Viruses 2019, 11(2), 181; https://doi.org/10.3390/v11020181
Received: 13 January 2019 / Revised: 19 January 2019 / Accepted: 21 January 2019 / Published: 21 February 2019
Viewed by 678 | PDF Full-text (1240 KB) | HTML Full-text | XML Full-text | Supplementary Files
Abstract
Usutu virus (USUV) is a Culex-associated mosquito-borne flavivirus of the Flaviviridae family. Since its discovery in 1959, the virus has been isolated from birds, arthropods and humans in Europe and Africa. An increasing number of Usutu virus infections in humans with neurological [...] Read more.
Usutu virus (USUV) is a Culex-associated mosquito-borne flavivirus of the Flaviviridae family. Since its discovery in 1959, the virus has been isolated from birds, arthropods and humans in Europe and Africa. An increasing number of Usutu virus infections in humans with neurological presentations have been reported. Recently, the virus has been detected in bats and horses, which deviates from the currently proposed enzootic cycle of USUV involving several different avian and mosquito species. Despite this increasing number of viral detections in different mammalian hosts, the existence of a non-avian reservoir remains unresolved. In Kedougou, a tropical region in the southeast corner of Senegal, Usutu virus was detected, isolated and sequenced from five asymptomatic small mammals: Two different rodent species and a single species of shrew. Additional molecular characterization and in vivo growth dynamics showed that these rodents/shrew-derived viruses are closely related to the reference strain (accession number: AF013412) and are as pathogenic as other characterized strains associated with neurological invasions in human. This is the first evidence of Usutu virus isolation from rodents or shrews. Our findings emphasize the need to consider a closer monitoring of terrestrial small mammals in future active surveillance, public health, and epidemiological efforts in response to USUV in both Africa and Europe. Full article
Figures

Figure 1

Open AccessArticle Global In-Silico Scenario of tRNA Genes and Their Organization in Virus Genomes
Viruses 2019, 11(2), 180; https://doi.org/10.3390/v11020180
Received: 28 November 2018 / Revised: 28 January 2019 / Accepted: 30 January 2019 / Published: 21 February 2019
Viewed by 450 | PDF Full-text (3243 KB) | HTML Full-text | XML Full-text | Supplementary Files
Abstract
Viruses are known to be highly dependent on the host translation machinery for their protein synthesis. However, tRNA genes are occasionally identified in such organisms, and in addition, few of them harbor tRNA gene clusters comprising dozens of genes. Recently, tRNA gene clusters [...] Read more.
Viruses are known to be highly dependent on the host translation machinery for their protein synthesis. However, tRNA genes are occasionally identified in such organisms, and in addition, few of them harbor tRNA gene clusters comprising dozens of genes. Recently, tRNA gene clusters have been shown to occur among the three domains of life. In such a scenario, the viruses could play a role in the dispersion of such structures among these organisms. Thus, in order to reveal the prevalence of tRNA genes as well as tRNA gene clusters in viruses, we performed an unbiased large-scale genome survey. Interestingly, tRNA genes were predicted in ssDNA (single-stranded DNA) and ssRNA (single-stranded RNA) viruses as well in many other dsDNA viruses of families from Caudovirales order. In the latter group, tRNA gene clusters composed of 15 to 37 tRNA genes were characterized, mainly in bacteriophages, enlarging the occurrence of such structures within viruses. These bacteriophages were from hosts that encompass five phyla and 34 genera. This in-silico study presents the current global scenario of tRNA genes and their organization in virus genomes, contributing and opening questions to be explored in further studies concerning the role of the translation apparatus in these organisms. Full article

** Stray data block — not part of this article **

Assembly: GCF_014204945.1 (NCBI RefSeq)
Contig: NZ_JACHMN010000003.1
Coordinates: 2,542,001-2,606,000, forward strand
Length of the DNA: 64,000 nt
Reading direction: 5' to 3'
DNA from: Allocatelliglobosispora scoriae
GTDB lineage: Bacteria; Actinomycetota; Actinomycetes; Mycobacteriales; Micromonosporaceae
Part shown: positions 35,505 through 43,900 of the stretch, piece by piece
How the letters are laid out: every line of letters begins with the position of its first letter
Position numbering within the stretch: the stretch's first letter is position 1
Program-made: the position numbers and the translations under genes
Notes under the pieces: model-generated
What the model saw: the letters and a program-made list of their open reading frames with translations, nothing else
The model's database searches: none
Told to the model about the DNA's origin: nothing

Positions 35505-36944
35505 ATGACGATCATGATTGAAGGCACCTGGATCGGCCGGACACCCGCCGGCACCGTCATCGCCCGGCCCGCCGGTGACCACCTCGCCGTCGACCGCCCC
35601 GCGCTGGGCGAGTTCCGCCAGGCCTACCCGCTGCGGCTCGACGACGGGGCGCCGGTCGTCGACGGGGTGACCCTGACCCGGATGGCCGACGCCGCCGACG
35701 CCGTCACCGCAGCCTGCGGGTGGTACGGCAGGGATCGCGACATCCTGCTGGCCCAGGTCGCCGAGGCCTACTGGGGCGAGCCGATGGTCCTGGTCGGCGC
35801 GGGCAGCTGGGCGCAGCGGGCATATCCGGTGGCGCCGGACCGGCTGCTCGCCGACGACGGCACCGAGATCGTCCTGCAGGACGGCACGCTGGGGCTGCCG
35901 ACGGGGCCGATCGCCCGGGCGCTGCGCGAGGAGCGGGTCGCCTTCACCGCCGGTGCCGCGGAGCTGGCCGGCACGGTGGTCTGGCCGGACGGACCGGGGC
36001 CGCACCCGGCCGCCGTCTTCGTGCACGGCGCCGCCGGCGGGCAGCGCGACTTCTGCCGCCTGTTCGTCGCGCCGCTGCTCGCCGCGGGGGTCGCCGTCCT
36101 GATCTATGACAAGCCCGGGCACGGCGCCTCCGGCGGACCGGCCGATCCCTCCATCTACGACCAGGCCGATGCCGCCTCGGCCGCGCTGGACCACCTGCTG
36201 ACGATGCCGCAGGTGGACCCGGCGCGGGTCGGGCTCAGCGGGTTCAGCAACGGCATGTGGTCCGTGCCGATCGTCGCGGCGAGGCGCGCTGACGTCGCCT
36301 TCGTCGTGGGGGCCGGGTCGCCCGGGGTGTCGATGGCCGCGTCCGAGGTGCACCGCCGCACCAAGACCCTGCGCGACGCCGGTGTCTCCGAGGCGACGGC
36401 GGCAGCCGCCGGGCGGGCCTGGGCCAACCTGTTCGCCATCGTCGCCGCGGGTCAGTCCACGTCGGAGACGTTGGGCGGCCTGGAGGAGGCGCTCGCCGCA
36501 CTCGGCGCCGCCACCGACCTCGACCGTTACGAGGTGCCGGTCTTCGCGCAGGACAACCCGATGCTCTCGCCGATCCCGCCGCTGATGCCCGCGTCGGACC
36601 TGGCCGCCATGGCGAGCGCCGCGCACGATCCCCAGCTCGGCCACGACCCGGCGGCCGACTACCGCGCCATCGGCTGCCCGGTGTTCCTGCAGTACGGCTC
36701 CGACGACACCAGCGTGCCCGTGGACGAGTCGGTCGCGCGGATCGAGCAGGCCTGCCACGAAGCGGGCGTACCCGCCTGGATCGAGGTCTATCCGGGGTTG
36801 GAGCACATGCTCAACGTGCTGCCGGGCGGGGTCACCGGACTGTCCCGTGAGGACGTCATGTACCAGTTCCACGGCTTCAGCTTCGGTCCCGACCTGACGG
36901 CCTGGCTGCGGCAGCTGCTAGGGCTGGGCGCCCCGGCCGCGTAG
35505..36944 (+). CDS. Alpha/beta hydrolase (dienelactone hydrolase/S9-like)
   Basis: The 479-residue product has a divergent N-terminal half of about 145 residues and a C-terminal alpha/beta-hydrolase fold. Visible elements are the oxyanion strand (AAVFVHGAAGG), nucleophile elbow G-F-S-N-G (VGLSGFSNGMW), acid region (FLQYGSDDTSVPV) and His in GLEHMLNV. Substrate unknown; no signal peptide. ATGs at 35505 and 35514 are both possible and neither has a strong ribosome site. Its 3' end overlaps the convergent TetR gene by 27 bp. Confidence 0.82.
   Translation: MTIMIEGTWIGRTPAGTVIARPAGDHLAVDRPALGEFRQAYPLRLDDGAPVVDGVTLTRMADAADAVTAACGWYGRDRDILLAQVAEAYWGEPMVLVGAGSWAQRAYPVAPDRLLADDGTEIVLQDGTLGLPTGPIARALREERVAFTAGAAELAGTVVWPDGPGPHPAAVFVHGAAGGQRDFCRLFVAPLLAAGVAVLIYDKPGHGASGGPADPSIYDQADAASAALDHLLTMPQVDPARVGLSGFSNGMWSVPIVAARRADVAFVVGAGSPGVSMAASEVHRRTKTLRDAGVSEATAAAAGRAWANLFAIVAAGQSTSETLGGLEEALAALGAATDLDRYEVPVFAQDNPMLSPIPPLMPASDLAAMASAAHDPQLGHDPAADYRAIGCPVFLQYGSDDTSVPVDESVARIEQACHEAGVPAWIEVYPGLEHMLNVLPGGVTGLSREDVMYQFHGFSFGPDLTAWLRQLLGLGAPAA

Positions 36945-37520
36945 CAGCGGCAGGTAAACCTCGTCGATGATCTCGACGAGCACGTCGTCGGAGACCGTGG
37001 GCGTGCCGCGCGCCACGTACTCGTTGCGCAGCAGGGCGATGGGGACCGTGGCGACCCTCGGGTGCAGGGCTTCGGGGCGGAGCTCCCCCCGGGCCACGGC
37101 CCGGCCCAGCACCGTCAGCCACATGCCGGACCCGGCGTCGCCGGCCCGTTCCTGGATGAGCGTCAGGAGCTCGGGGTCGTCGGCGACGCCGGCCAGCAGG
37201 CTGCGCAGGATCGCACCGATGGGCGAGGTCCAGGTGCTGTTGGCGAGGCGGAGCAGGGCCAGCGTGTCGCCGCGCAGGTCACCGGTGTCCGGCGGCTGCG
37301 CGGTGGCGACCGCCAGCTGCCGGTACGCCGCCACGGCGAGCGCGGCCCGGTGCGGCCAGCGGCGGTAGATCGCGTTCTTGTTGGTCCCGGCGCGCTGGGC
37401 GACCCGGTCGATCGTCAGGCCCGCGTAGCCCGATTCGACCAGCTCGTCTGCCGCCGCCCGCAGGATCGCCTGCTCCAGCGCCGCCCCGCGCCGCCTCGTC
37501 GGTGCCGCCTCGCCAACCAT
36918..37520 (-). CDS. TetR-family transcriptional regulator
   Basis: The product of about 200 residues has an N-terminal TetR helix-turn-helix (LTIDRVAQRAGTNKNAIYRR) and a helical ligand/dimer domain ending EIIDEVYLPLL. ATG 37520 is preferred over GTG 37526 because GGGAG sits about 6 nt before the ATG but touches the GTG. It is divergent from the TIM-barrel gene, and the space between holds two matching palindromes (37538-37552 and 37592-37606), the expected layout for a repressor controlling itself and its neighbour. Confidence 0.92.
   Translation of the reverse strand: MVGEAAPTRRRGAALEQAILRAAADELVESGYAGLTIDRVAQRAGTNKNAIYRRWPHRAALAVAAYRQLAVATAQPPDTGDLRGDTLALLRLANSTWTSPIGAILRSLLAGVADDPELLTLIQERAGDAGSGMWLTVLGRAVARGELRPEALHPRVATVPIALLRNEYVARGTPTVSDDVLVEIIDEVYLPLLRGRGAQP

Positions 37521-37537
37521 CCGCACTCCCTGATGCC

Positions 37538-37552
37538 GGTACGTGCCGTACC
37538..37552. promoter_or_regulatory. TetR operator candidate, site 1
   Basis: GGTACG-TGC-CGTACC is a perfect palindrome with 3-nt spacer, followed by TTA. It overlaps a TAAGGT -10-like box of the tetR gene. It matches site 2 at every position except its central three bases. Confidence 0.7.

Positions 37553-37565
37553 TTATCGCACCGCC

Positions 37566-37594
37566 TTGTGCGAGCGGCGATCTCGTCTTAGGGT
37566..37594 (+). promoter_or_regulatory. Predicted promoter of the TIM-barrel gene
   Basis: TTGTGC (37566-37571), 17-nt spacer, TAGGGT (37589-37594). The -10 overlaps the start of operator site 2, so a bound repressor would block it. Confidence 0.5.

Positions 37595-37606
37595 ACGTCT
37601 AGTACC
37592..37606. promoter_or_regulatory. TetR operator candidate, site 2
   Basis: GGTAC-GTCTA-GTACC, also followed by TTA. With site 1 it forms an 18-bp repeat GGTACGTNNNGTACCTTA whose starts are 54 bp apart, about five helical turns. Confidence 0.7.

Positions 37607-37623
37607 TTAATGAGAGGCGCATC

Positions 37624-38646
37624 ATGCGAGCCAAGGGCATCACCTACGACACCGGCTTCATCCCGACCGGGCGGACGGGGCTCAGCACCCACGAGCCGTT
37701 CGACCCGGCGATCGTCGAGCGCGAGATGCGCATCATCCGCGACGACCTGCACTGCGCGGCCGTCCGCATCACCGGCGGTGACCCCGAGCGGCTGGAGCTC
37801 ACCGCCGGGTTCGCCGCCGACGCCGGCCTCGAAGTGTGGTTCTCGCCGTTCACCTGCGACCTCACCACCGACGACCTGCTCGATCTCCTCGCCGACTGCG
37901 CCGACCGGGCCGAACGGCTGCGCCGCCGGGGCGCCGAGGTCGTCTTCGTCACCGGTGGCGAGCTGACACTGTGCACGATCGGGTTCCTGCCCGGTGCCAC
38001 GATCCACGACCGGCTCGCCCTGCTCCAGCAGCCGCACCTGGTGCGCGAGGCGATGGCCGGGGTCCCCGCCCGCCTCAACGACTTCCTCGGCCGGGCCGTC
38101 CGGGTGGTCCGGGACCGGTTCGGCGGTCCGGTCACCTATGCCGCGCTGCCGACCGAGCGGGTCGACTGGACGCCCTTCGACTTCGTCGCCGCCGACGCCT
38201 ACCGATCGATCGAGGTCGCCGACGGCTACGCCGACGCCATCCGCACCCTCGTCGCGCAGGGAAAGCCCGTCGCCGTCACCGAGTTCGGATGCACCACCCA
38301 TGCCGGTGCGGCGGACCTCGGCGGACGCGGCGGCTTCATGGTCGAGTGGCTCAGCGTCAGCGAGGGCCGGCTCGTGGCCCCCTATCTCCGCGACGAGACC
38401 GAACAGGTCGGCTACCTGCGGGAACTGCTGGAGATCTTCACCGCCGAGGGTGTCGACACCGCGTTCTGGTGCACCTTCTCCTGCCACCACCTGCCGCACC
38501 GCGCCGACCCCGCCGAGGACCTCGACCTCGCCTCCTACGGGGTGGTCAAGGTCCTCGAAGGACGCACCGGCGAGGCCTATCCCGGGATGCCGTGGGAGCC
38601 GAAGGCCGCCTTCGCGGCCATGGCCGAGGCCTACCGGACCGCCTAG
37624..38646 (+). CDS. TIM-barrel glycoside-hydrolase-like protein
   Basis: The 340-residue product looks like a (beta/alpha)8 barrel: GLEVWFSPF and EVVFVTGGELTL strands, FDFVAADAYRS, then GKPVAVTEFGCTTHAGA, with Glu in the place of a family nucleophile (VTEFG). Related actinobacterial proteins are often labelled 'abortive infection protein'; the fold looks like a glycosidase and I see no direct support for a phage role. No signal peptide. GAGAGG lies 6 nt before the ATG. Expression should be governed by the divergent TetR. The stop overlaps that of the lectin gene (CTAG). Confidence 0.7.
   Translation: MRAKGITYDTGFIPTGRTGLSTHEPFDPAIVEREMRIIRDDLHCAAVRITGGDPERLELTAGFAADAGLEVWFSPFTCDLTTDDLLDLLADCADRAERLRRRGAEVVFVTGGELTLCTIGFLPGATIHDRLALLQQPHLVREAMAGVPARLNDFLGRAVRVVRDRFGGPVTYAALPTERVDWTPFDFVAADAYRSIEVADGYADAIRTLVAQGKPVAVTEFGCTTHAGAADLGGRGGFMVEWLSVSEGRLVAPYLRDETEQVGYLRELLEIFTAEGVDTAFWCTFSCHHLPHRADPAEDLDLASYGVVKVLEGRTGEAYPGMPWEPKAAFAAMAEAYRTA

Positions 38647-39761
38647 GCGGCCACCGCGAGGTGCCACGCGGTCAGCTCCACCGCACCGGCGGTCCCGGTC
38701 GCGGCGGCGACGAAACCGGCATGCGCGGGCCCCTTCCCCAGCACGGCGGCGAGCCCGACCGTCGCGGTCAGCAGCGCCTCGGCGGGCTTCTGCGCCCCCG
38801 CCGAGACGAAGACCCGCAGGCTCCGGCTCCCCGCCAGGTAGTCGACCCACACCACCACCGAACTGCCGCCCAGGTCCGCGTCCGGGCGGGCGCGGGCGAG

Figures

Figure 1

Open AccessArticle The Application and Interpretation of IgG Avidity and IgA ELISA Tests to Characterize Zika Virus Infections
Viruses 2019, 11(2), 179; https://doi.org/10.3390/v11020179
Received: 16 October 2018 / Revised: 21 December 2018 / Accepted: 27 December 2018 / Published: 20 February 2019
Cited by 1 | Viewed by 731 | PDF Full-text (438 KB) | HTML Full-text | XML Full-text
Abstract
In the absence of viremia, the diagnostics of Zika virus (ZIKV) infections must rely on serological techniques. In order to improve the serological diagnosis of ZIKV, ZIKV-IgA and ZIKV-IgG avidity assays were evaluated. Forty patients returning from ZIKV endemic areas, with confirmed or [...] Read more.
In the absence of viremia, the diagnostics of Zika virus (ZIKV) infections must rely on serological techniques. In order to improve the serological diagnosis of ZIKV, ZIKV-IgA and ZIKV-IgG avidity assays were evaluated. Forty patients returning from ZIKV endemic areas, with confirmed or suspected ZIKV infections were studied. Samples were classified as early acute, acute and late acute according to the number of days post illness onset. Low avidity IgG was only detected at acute and late acute stages and IgA mostly at the early acute and acute stages. The date of sampling provides useful information and can help to choose the best technique to use at a determined moment in time and to interpret low avidity IgG and IgA results, improving the serological diagnosis of ZIKV. Full article
(This article belongs to the Special Issue New Advances on Zika Virus Research) Printed Edition available
Figures

Figure 1

Open AccessArticle Molecular Characterization of a Novel Endornavirus Conferring Hypovirulence in Rice Sheath Blight Fungus Rhizoctonia solani AG-1 IA Strain GD-2
Viruses 2019, 11(2), 178; https://doi.org/10.3390/v11020178